It is crystal clear that a victory at the upcoming elections will allow Erdogan and AKP to continue their policy of moderate Islamization, increasing the role and sway held by Islam throughout the Country. In order to implement the hoped for changes, the President has surrounded himself with influential advisers actively involved in the planned reforms and policies assumed by Erdogan. However, for victory in the upcoming elections and the forming of a party core that will head up the electoral struggle, the President was forced to give up some of his closest advisers, putting them forward as candidates at the upcoming elections. This step is due to the fact that, according to Turkish law, persons participating in parliamentary elections must leave their former governmental positions until February 10.

For this reason, early in February of this year, it was revealed that the Presidential adviser, Unal Aydin and the Chief of Turkish Intelligence (MIT), Hakan Fidan, who appear to be, for the near future, the main promoters of Erdogan’s policies in the Parliamentary battles, will resign. Hakan Fidan will definitely play a special role in the elections.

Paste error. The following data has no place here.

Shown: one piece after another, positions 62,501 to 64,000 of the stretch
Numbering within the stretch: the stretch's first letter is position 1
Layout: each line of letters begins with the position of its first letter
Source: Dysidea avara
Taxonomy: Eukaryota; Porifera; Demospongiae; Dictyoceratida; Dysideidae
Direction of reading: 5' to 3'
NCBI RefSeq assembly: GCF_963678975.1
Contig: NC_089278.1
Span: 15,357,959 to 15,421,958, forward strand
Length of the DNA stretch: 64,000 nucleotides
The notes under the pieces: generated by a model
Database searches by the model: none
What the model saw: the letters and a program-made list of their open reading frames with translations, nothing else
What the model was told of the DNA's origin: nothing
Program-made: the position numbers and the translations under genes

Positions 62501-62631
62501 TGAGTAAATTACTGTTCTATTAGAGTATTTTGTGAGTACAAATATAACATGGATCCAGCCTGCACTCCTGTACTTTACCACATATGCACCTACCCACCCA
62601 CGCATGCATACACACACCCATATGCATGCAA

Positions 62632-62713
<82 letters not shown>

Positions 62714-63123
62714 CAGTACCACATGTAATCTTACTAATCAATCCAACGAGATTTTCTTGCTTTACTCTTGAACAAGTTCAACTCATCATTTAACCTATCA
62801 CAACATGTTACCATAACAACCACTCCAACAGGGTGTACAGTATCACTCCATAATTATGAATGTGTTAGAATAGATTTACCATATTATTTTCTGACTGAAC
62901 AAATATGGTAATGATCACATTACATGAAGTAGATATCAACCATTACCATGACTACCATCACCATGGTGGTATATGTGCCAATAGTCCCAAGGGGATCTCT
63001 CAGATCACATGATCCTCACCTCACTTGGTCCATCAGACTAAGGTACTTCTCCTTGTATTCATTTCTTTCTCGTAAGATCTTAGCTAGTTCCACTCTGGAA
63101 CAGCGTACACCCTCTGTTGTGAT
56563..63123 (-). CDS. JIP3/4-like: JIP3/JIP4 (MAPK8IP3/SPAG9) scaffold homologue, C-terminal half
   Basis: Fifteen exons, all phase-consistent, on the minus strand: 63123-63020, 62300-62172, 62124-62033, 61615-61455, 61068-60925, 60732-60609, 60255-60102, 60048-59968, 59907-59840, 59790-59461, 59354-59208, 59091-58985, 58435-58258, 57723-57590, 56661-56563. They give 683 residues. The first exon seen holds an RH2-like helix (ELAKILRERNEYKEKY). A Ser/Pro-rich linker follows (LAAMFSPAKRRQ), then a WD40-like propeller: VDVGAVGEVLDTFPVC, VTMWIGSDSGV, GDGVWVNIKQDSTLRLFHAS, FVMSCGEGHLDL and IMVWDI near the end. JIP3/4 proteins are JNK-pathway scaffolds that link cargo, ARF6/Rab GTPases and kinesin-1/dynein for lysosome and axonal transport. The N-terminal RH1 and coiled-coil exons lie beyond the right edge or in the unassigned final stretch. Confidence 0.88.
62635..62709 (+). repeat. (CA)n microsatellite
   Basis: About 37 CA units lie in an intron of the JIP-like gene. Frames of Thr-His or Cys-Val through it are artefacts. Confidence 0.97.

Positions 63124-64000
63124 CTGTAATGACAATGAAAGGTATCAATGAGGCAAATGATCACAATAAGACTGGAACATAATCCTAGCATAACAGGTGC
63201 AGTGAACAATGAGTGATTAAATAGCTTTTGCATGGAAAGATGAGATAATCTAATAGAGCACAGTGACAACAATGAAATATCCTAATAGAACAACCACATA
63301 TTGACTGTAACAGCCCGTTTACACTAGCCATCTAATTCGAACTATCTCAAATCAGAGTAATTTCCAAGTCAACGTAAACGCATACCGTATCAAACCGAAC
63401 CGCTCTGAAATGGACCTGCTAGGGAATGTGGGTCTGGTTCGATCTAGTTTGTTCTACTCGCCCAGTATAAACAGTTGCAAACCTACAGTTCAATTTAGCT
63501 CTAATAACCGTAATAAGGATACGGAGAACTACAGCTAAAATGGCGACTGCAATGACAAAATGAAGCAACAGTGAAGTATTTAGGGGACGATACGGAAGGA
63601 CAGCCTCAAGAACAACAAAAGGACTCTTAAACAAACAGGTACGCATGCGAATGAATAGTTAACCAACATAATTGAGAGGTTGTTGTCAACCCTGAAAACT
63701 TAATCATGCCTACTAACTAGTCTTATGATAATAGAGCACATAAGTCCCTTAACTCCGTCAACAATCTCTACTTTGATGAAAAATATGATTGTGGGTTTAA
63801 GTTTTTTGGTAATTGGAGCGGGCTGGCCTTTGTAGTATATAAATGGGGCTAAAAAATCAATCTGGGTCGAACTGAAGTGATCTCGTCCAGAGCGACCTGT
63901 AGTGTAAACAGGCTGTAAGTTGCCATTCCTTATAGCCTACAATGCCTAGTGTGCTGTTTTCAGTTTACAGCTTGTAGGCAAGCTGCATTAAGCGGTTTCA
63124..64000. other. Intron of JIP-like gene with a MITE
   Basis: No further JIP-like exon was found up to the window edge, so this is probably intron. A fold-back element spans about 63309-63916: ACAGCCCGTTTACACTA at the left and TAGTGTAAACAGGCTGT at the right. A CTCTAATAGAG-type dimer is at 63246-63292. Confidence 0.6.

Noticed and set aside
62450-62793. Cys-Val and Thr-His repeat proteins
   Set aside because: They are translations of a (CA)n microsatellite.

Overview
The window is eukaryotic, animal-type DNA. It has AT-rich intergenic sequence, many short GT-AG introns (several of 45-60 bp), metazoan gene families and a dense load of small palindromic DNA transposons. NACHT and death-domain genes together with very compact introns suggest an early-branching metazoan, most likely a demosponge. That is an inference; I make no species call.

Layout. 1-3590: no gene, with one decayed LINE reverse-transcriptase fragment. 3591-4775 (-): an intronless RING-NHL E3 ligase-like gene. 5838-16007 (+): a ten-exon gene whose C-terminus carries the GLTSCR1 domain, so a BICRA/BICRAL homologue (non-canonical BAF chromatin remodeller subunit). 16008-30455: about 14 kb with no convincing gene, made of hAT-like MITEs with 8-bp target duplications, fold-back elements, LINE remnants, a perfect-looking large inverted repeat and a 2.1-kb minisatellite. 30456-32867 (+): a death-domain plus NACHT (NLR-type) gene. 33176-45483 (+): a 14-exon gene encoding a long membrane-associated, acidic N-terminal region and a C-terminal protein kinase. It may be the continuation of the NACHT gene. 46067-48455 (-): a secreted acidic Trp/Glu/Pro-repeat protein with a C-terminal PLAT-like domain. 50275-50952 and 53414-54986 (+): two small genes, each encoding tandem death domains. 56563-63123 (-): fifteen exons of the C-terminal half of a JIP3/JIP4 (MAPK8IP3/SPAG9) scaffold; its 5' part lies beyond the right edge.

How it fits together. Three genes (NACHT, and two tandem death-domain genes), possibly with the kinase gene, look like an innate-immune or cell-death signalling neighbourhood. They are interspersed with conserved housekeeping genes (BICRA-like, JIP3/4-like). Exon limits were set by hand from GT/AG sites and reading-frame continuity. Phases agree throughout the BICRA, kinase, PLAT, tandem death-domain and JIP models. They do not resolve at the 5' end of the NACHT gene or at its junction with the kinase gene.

Hakan Fidan, born 1968, began his career in 1986 as a noncommissioned officer. In 2007, he was appointed the Deputy Assistant Secretary in Erdogan’s government and took part in the first secret talks in Oslo with the Kurdistan Workers Party (PKK).

In 2009 he was transferred to work in the Turkish intelligence branch, MIT, of which he became director on May 25, 2010. At the head of this service, Fidan continued the negotiations he began earlier with the PKK, however, in 2012 he was put in a difficult position before Turkish courts due to PKK’s participation in the murder of 13 Turkish soldiers near Diyarbakir. He was suspected to have overstepped his rights in negotiations with the PKK which in Turkey is considered a terroristic organization, and local law prohibits any contact with it. Erdogan personally helped him out of the increasingly difficult situation.

It should be noted that Erdogan once again came to the Turkish Intelligence Director rescue in 2013, when an American journalist, David Ignatius, accused him of intentionally disclosing to Iran the names of ten Mossad agents in the country.